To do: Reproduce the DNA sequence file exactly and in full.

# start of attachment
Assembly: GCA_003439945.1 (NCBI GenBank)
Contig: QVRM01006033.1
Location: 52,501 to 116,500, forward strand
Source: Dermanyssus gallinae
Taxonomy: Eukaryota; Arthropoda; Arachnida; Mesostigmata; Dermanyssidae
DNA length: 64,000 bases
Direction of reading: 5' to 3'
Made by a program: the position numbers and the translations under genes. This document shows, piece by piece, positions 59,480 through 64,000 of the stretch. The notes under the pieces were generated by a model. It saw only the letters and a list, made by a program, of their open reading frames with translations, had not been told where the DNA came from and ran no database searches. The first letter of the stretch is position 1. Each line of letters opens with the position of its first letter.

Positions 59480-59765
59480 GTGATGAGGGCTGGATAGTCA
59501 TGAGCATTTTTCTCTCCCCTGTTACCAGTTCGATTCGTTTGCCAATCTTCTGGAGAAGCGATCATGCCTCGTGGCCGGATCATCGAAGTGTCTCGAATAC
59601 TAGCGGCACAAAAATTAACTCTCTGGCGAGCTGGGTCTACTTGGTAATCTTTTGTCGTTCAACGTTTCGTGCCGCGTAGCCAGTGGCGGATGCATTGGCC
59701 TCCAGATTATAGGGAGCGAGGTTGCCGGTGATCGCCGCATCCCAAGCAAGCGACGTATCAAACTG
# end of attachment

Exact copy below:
Assembly: GCA_003439945.1 (NCBI GenBank)
Contig: QVRM01006033.1
Location: 52,501 to 116,500, forward strand
Source: Dermanyssus gallinae
Taxonomy: Eukaryota; Arthropoda; Arachnida; Mesostigmata; Dermanyssidae
DNA length: 64,000 bases
Direction of reading: 5' to 3'
Made by a program: the position numbers and the translations under genes. This document shows, piece by piece, positions 59,480 through 64,000 of the stretch. The notes under the pieces were generated by a model. It saw only the letters and a list, made by a program, of their open reading frames with translations, had not been told where the DNA came from and ran no database searches. The first letter of the stretch is position 1. Each line of letters opens with the position of its first letter.

Positions 59480-59765
59480 GTGATGAGGGCTGGATAGTCA
59501 TGAGCATTTTTCTCTCCCCTGTTACCAGTTCGATTCGTTTGCCAATCTTCTGGAGAAGCGATCATGCCTCGTGGCCGGATCATCGAAGTGTCTCGAATAC
59601 TAGCGGCACAAAAATTAACTCTCTGGCGAGCTGGGTCTACTTGGTAATCTTTTGTCGTTCAACGTTTCGTGCCGCGTAGCCAGTGGCGGATGCATTGGCC
59701 TCCAGATTATAGGGAGCGAGGTTGCCGGTGATCGCCGCATCCCAAGCAAGCGACGTATCAAACTG